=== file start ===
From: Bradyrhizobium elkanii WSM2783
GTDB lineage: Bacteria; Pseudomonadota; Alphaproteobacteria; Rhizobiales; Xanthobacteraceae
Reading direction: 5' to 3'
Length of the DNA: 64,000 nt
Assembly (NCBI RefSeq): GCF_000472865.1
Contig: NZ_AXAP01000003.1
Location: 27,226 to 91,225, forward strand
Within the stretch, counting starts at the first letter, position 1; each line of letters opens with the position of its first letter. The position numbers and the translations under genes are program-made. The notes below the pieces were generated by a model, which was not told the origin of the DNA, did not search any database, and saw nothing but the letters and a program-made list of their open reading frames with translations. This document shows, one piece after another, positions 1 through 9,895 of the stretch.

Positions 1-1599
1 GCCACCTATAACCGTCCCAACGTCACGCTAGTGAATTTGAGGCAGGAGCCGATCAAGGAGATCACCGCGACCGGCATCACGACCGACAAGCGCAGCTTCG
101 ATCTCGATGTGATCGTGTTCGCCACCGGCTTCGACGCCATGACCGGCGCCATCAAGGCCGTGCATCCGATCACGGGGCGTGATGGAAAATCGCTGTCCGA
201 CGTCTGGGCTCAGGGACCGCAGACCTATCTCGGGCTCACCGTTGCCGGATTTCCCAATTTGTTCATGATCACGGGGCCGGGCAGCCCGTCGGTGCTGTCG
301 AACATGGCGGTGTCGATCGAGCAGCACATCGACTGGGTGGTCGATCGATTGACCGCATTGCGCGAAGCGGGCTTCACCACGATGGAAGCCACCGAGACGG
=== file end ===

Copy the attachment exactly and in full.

From: Bradyrhizobium elkanii WSM2783
GTDB lineage: Bacteria; Pseudomonadota; Alphaproteobacteria; Rhizobiales; Xanthobacteraceae
Reading direction: 5' to 3'
Length of the DNA: 64,000 nt
Assembly (NCBI RefSeq): GCF_000472865.1
Contig: NZ_AXAP01000003.1
Location: 27,226 to 91,225, forward strand
Within the stretch, counting starts at the first letter, position 1; each line of letters opens with the position of its first letter. The position numbers and the translations under genes are program-made. The notes below the pieces were generated by a model, which was not told the origin of the DNA, did not search any database, and saw nothing but the letters and a program-made list of their open reading frames with translations. This document shows, one piece after another, positions 1 through 9,895 of the stretch.

Positions 1-1599
1 GCCACCTATAACCGTCCCAACGTCACGCTAGTGAATTTGAGGCAGGAGCCGATCAAGGAGATCACCGCGACCGGCATCACGACCGACAAGCGCAGCTTCG
101 ATCTCGATGTGATCGTGTTCGCCACCGGCTTCGACGCCATGACCGGCGCCATCAAGGCCGTGCATCCGATCACGGGGCGTGATGGAAAATCGCTGTCCGA
201 CGTCTGGGCTCAGGGACCGCAGACCTATCTCGGGCTCACCGTTGCCGGATTTCCCAATTTGTTCATGATCACGGGGCCGGGCAGCCCGTCGGTGCTGTCG
301 AACATGGCGGTGTCGATCGAGCAGCACATCGACTGGGTGGTCGATCGATTGACCGCATTGCGCGAAGCGGGCTTCACCACGATGGAAGCCACCGAGACGG